Renal Vascular Malformation

Renal arteriovenous malformations (AVMs) and fistulae are abnormal communications between the intrarenal arterial and venous systems. Renal AVMs are usually identified during the evaluation of gross hematuria. Two types of congenital renal AVMs are described, including cirsoid AVM and cavernous congenital AVM which is the less common type. Acquired AVM or fistula can occur following trauma, especially from renal biopsy. An-giographic embolization is the preferred treatment for symptomatic AVMs. MRA is especially useful in those patients who cannot tolerate iodine-based contrast. In one study, the values for sensitivity, specificity, and accuracy using 3D PC MRA to diagnose renal vascular malformation were 78%, 100%, and 91%, respectively [17].

AVM's may as well be found in patients with re-

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Lrv b

Fig. 12a, b. Dissection of the aorta with involvement of the renal artery. Both the MIP image (a) and the surface rendered image (b) display the involvement of the renal artery (arrow in a). [Images courtesy of Dr. G. Schneider]

Fig. 12a, b. Dissection of the aorta with involvement of the renal artery. Both the MIP image (a) and the surface rendered image (b) display the involvement of the renal artery (arrow in a). [Images courtesy of Dr. G. Schneider]

Renal Cell Carcinoma Vascular
Fig. 13. AVM in a patient with renal cell carcinoma (RCC) (Gd-BOPTA, 0.1 mmol/kg). The right kidney shows 3 renal arteries of which the middle artery shows an AV-shunt (arrow) [Images courtesy of Dr. G. Schneider]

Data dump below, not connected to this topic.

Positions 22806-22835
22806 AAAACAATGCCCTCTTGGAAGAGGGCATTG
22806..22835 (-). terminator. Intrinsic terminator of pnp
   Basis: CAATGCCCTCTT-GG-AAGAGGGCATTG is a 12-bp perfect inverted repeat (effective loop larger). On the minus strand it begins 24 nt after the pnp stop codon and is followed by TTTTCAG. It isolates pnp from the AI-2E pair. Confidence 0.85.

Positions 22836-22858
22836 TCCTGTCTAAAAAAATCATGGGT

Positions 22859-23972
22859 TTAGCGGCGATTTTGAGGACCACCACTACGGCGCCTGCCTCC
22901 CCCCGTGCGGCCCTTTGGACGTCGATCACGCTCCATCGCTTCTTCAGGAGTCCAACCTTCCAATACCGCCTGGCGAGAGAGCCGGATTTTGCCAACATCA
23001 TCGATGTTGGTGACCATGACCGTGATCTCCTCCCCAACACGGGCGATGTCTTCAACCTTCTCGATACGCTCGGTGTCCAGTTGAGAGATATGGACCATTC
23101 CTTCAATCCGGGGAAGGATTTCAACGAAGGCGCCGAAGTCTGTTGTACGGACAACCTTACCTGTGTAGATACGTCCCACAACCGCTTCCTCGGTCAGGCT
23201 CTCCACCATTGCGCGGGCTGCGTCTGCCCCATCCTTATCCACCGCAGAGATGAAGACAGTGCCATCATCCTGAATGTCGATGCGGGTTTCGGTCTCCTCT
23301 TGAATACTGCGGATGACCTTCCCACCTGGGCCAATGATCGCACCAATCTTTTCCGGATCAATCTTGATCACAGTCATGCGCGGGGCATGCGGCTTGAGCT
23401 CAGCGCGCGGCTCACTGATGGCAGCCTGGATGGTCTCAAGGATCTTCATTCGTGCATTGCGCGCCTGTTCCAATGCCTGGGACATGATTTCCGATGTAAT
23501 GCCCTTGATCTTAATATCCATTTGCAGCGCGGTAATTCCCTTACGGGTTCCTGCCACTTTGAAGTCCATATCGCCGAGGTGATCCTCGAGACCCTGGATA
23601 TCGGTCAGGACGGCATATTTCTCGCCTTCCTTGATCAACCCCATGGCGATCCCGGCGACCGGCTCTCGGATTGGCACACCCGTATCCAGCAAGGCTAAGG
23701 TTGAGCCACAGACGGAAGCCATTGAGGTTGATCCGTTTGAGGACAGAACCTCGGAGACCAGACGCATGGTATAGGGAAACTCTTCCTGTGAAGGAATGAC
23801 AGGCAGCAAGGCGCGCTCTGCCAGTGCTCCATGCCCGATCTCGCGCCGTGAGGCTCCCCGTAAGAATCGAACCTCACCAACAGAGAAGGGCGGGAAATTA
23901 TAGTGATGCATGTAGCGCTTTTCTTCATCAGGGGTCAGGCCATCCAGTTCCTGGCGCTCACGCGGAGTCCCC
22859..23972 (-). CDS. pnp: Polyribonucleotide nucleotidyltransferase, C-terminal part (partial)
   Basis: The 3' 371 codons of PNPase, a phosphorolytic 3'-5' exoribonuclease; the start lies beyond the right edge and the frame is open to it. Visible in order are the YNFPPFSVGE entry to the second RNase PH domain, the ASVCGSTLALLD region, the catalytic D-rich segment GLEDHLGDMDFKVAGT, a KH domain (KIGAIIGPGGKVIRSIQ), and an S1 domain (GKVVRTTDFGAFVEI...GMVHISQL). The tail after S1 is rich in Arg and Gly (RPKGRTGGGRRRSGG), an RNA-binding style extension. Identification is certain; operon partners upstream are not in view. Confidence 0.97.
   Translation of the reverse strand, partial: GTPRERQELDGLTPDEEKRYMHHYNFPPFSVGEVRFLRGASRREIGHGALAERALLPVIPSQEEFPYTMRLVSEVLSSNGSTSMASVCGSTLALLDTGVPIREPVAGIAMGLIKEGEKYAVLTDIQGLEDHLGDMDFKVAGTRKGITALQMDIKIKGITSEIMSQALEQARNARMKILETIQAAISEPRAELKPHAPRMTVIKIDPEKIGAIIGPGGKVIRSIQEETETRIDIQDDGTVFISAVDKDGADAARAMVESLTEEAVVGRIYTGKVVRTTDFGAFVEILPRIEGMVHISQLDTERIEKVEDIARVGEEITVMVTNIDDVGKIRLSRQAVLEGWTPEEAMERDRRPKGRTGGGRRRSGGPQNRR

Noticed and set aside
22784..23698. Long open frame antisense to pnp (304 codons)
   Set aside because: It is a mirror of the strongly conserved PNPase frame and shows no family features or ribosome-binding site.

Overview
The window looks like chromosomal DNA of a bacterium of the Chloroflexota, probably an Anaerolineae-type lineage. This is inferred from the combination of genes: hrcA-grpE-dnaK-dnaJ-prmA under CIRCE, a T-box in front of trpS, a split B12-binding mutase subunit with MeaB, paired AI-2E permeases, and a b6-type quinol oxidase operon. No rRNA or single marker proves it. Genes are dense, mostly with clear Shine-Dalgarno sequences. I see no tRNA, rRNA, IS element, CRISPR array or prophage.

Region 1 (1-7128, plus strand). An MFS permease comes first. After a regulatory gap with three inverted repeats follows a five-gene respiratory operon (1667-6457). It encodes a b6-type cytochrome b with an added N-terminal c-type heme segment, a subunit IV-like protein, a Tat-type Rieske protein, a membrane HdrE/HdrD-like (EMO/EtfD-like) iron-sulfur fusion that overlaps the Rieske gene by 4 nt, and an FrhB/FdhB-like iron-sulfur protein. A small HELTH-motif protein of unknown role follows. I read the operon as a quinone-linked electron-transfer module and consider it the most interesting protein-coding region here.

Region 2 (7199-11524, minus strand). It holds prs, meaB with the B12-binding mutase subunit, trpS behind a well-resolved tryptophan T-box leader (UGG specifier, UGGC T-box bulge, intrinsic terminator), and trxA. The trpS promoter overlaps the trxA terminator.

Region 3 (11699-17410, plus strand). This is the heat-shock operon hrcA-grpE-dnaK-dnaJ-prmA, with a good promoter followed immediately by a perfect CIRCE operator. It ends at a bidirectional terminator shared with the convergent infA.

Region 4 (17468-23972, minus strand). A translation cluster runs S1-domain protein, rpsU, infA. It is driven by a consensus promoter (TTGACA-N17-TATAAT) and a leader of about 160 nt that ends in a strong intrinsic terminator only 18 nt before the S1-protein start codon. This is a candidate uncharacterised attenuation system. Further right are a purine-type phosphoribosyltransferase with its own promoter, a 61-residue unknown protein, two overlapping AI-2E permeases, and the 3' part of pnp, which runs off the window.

Avm With Renal Cell Carcinoma Rcc

Fig. 14a, b. AVM of the renal artery post nephrectomy and ligation of combined artery and vein (Gd-BOPTA, 0.1 mmol/kg). Note that the relationship between the renal artery and the vein on the MIP image (a) is not clear but is easily understood on the surface rendered image (arrowin b) [Images courtesy of Dr. G. Schneider]

Fig. 14a, b. AVM of the renal artery post nephrectomy and ligation of combined artery and vein (Gd-BOPTA, 0.1 mmol/kg). Note that the relationship between the renal artery and the vein on the MIP image (a) is not clear but is easily understood on the surface rendered image (arrowin b) [Images courtesy of Dr. G. Schneider]

nal tumors, in which due to tumor necrosis direct connections between larger intrarenal arteries and veins may occur (Fig. 13). In the same way AV malformations may be found rarely post nephrectomy (Fig. 14a, b) if during surgery separate ligation of the artery and the vein is not performed.

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